Last week, I saw an episode of The Bachelor (maybe “hate-look” is a better term), but the most shocking thing I saw was not the collapse of Annaliese about a “traumatic experience in a bumper” she had as a child. It was fashion. On her first date with another girl, Becca, Arie (the bachelor in question) surprises her with a private adaptation with Rachel Zoe. The stylist turned designer makes a brief cameo and helps Becca to try a dozen dresses inspired by the 70s, and in the end, Arie announces that she will stay with everyone. Later, she pulls a giant box out of nowhere and reveals a pair of Christian Louboutin high heels studded and shiny. At dinner, he tells her to keep the diamond earrings she “borrowed” from Neil Lane. And they say that money can not buy love!
The pile of designer gifts had nothing to do with the plot, of course, but it felt new to The Bachelor. (My theory is that producers are trying to align these young women with fashion brands from the beginning, since most of them become “influencers of style” after the show). But what struck me most was the ostentation, the labels and how none of this was considered relevant to fashion 2018 at all. The Bachelor and The Bachelorette have 35 combined seasons between them; They are among the most popular shows of all time. Would not you expect them to have at least a basic understanding of what’s going on in fashion?
Apparently not. I would dare to say that most of the clothes you see on television do not reflect modern fashion today. To begin with, the era of “fashion TV” has ended, apart from reality shows like Project Runway and America’s Next Top Model, but even those series have jumped the shark. When Christian Siriano won Project Runway in the mid-twentieth century, fashion had to do with glamor, red-carpet dresses and exaggerated catwalk shows; Needless to say, it has become much more informal since then. The girls are investing in hooded sweatshirts, not party dresses, and the designers are organizing their shows in dead end streets. More importantly, fashion has become much more accessible. In the early 90s, House of Style and Fashion File were based on offering a privileged view of the industry; They took you behind the scenes of Stephen Sprouse’s new collection and showed you Naomi Campbell’s beauty routine long before you could find those stories online. But in 2018, the best way to discover what people are wearing or what’s happening in Fashion Week is on Instagram, not on TV.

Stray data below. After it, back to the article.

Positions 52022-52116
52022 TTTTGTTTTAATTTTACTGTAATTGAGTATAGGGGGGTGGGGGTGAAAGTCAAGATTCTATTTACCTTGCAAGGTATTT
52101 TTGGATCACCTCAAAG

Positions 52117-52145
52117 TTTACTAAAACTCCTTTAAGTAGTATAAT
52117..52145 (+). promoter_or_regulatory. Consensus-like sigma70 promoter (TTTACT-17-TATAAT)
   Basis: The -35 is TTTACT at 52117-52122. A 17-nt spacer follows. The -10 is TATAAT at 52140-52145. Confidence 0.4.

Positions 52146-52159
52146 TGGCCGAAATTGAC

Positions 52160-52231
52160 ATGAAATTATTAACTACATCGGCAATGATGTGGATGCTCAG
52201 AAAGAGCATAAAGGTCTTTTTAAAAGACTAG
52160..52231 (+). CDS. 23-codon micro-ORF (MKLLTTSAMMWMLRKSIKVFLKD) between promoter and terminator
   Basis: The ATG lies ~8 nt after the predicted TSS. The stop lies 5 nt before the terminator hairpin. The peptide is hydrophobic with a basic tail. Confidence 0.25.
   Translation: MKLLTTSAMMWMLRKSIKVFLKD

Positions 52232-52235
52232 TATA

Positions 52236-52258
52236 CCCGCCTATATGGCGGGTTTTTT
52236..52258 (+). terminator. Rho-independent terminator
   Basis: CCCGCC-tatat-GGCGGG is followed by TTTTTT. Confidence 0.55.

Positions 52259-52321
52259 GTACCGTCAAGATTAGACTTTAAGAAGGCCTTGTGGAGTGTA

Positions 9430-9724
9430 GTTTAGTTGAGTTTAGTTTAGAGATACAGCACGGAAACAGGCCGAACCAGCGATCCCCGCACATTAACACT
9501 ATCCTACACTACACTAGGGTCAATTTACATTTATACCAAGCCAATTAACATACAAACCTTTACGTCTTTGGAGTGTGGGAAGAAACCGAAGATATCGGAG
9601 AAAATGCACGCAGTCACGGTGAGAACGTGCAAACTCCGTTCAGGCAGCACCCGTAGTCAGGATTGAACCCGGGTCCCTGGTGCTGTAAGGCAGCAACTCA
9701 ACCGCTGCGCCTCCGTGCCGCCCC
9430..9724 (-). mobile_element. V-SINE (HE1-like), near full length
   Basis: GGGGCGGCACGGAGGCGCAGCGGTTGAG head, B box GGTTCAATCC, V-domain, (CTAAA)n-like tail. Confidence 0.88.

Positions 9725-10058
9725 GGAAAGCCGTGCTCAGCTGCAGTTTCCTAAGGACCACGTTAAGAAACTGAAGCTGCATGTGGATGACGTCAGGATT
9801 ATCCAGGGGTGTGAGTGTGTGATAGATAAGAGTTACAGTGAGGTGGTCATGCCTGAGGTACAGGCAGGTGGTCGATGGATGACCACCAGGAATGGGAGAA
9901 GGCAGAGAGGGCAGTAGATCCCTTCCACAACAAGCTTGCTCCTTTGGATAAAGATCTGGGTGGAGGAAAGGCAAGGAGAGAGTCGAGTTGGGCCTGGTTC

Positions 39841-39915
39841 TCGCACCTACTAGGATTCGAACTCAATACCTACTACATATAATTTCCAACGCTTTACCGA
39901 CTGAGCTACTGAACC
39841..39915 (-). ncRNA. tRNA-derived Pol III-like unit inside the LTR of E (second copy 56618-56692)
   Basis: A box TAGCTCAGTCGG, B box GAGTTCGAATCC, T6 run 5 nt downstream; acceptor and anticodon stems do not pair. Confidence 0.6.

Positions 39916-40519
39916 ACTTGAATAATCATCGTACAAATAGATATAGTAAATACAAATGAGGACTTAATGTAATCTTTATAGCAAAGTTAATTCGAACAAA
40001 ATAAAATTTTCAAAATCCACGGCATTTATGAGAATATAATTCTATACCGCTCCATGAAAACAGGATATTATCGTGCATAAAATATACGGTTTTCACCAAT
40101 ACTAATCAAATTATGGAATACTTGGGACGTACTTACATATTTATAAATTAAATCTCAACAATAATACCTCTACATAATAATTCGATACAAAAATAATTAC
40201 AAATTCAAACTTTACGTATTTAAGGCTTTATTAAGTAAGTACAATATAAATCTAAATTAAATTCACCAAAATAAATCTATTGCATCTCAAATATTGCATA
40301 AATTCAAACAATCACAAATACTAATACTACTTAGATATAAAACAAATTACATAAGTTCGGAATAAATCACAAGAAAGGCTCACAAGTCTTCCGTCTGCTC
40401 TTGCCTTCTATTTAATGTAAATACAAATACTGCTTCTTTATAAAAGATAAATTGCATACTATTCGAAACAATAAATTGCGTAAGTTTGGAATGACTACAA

Photo: Courtesy of Netflix
The exception, of course, is if you want to see the fad of another period completely, either in the 80s or 1800s. Many of the best television programs are now set in the past: Victoria begins in 1837; The wonderful Mrs. Maisel is in the 50’s; the second season of The Crown takes place in the 60s; GLOW and Stranger Things are set in the 80s; and tonight, The Assassination of Gianni Versace: American Crime Story will recreate in the late 90’s. You can not talk about any of these shows without talking about clothes too; maybe your friends are obsessed with Nancy’s cute style in Strange Things, or are fascinated with the costumes in Victoria. The fashion industry has been particularly curious about The Assassination of Gianni Versace and how it will pay tribute to the emblematic and highly influential collections of the designer. (If you want a preview, Laird Borrelli-Persson of Vogue recently digitized Gianni’s last concerts.) It turns out, since the house did not participate in the making of the series (and spoke twice against the book in which it was written). basa), the disguise the designers did not have the luxury of borrowing from the archives; instead, they traced original pieces from the 90s in shipping stores or made realistic copies.
The murder of Gianni Versace
Photo: Courtesy of Pari Dukovic / FX
While the plot revolves more around Gianni’s murder than his influence on fashion, the murder comes at a time when the 90s fever is at an all-time high. Nostalgia is the driving force behind all these shows, so it is not surprising that they have produced the best clothes; We’ve written extensively about fashion’s obsession with the past, and if you’re looking for sartorial inspiration, you’ll find it in The Crown, not Master of None. In fact, the only place where fashion really looks “at this moment” is in the red carpet coverage of E! And yet, she never feels more disconnected from the clothes we actually wear. Perhaps the real problem is that current fashion is made up of two extremes: either you are a celebrity who uses haute couture in an awards ceremony (or on Instagram) or you are a “real person” who wears athleisure. Where is the intermediate? Maybe that also goes back to these nostalgic television shows. Nicolas Ghesquière showed a T-shirt of Strange Things in his recent Louis Vuitton show, which felt like an ingenious style trick at the time, but could summarize how most women relate to fashion right now, and where they find your inspiration
The wonderful Mrs. Maisel
Photo: Courtesy of Amazon